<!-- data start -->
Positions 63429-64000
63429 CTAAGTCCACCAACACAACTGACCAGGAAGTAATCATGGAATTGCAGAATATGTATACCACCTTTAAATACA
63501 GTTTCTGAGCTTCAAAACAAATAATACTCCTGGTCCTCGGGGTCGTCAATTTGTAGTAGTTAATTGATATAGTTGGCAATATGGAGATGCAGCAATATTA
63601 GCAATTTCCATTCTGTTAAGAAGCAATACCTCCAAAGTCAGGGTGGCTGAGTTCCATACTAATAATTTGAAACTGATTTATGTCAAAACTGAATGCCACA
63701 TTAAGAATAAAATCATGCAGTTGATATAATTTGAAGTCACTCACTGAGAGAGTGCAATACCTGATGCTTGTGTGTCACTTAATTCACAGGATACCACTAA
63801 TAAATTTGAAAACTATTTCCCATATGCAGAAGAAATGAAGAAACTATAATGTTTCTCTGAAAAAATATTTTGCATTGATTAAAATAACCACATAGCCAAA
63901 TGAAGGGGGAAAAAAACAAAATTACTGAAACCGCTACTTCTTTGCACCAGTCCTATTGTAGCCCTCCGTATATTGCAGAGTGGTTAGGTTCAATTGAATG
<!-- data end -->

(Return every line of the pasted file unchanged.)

Positions 63429-64000
63429 CTAAGTCCACCAACACAACTGACCAGGAAGTAATCATGGAATTGCAGAATATGTATACCACCTTTAAATACA
63501 GTTTCTGAGCTTCAAAACAAATAATACTCCTGGTCCTCGGGGTCGTCAATTTGTAGTAGTTAATTGATATAGTTGGCAATATGGAGATGCAGCAATATTA
63601 GCAATTTCCATTCTGTTAAGAAGCAATACCTCCAAAGTCAGGGTGGCTGAGTTCCATACTAATAATTTGAAACTGATTTATGTCAAAACTGAATGCCACA
63701 TTAAGAATAAAATCATGCAGTTGATATAATTTGAAGTCACTCACTGAGAGAGTGCAATACCTGATGCTTGTGTGTCACTTAATTCACAGGATACCACTAA
63801 TAAATTTGAAAACTATTTCCCATATGCAGAAGAAATGAAGAAACTATAATGTTTCTCTGAAAAAATATTTTGCATTGATTAAAATAACCACATAGCCAAA
63901 TGAAGGGGGAAAAAAACAAAATTACTGAAACCGCTACTTCTTTGCACCAGTCCTATTGTAGCCCTCCGTATATTGCAGAGTGGTTAGGTTCAATTGAATG